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Interview and Review Harry Belafonte Actor, singer, humanitarian. Born Harold George Belafonte, Jr. on March 1, 1927 in Harlem, New York. After spending much of his childhood in his mother’s native Jamaica, Belafonte returned to the U.S. and enlisted in the Navy. He then moved to New York City to become an actor, performing with the American Negro Theatre and studying drama at Erwin Piscator’s Dramatic Workshop.
Belafonte’s first opportunities to perform were in cabarets, which soon landed him in the recording studio where he produced pop and then folk and world music. Though he won a Tony Award in 1954 for his Broadway performance in John Murray Anderson’s Almanac, it wasn’t until his lead role in the film Carmen Jones that Belafonte became a bona fide star. His musical efforts benefited from his celebrity, with subsequent albums Belafonte and Calypso leaping to number one, the latter launching a nationwide craze for a form of Caribbean music that originated in Trinidad.
Belafonte’s fame also enabled him to take on riskier roles on the big screen, including Island in the Sun and Odds Against Tomorrow, which explored racial boundaries. In addition, he became television’s first black producer, winning an Emmy for his special Tonight with Harry Belafonte.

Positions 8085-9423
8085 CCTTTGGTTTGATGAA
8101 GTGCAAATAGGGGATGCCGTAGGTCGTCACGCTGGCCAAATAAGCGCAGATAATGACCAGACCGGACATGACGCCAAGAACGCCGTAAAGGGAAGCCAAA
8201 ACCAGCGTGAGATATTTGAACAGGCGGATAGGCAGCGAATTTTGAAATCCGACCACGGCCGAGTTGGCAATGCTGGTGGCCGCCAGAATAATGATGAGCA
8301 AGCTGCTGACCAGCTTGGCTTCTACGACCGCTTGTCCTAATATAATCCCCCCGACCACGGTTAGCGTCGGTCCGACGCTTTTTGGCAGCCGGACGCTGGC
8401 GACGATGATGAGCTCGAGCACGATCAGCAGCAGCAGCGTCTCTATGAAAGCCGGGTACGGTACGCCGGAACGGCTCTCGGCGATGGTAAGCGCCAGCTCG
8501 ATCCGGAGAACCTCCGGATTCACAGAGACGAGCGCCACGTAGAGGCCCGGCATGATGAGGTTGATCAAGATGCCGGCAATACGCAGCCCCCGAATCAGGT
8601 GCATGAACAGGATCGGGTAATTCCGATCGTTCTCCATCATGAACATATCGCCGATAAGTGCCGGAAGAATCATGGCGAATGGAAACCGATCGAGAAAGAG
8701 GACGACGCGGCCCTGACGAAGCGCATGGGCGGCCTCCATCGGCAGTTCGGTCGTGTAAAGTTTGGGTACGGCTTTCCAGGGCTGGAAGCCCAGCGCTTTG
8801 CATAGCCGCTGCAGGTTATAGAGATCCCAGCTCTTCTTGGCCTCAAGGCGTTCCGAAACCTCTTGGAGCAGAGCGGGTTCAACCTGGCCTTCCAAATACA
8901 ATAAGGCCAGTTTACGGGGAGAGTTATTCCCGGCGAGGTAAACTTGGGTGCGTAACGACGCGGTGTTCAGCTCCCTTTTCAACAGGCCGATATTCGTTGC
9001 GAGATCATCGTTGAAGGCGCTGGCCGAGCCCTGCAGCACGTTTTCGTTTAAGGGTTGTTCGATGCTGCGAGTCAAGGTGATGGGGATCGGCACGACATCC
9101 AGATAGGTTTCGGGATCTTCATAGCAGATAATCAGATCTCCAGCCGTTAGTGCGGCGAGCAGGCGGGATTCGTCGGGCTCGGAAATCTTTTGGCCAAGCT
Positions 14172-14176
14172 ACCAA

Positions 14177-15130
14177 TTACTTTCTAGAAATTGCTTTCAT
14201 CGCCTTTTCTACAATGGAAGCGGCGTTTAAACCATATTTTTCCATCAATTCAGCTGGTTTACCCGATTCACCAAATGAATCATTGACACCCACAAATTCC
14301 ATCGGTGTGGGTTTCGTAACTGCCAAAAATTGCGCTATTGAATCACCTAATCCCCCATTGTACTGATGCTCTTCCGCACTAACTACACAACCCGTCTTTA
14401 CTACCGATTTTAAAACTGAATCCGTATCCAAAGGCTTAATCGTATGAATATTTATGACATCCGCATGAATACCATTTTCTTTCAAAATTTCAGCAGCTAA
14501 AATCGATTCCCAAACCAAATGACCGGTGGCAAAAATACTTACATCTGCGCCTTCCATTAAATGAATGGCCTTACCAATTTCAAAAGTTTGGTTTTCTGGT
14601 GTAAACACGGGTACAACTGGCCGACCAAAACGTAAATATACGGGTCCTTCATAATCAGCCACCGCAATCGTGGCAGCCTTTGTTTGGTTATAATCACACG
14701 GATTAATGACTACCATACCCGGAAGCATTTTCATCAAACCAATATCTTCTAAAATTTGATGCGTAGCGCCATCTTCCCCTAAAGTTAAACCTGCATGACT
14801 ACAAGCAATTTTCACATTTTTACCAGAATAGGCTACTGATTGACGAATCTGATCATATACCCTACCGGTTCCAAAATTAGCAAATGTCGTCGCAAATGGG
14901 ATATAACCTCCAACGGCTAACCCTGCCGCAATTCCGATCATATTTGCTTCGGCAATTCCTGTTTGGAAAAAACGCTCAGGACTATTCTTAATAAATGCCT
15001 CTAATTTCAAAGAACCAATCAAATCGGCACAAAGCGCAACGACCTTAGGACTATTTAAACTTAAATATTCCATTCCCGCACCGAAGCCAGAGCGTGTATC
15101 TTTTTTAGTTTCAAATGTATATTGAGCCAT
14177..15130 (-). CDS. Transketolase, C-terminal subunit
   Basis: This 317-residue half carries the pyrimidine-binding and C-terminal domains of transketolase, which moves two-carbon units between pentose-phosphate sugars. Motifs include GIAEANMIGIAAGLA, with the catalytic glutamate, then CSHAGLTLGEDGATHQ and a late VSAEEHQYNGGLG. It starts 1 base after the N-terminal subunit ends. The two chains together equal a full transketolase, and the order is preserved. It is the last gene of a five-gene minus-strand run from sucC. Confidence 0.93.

Though he continued to record throughout the 1960s and 1970s, his commercial glow was diminishing, and Belafonte began to put more energy into civil rights and humanitarian work. He was a leader in the USA for Africa effort in 1985, singing on the hit 1985 single “We Are the World,” and he became UNICEF’s Goodwill Ambassador in 1986. Though frustrated with Hollywood, Belafonte continued to appear in films throughout the 1990s, including Kansas City and Swing Vote.
Belafonte was married to Marguerite Byrd until 1957; they have two daughters. He married Julie Robinson in 1957, they have a son, David, and a daughter, Gina.
REVIEW David Margolick is a contributing editor at Vanity Fair, where he has worked since 1996. He covers culture and politics, and his recent subjects have included the retired generals who called for Donald Rumsfeld’s resignation; profiles of both Jack Abramoff and Patrick Fitzgerald, the special prosecutor in the Valerie Plame case; and an examination of Hamas in Gaza. Prior to coming to Vanity Fair, he was the national Legal Affairs editor at the New York Times, where he wrote the weekly “At the Bar” column and covered the trials of O.J. Simpson, Lorena Bobbitt, and William Kennedy Smith.
Mr. Margolick, a graduate of the University of Michigan and Stanford Law School, is the author, most recently of Beyond Glory: Joe Louis vs. Max Schmeling, and A World on the Brink, published by Knopf in 2005.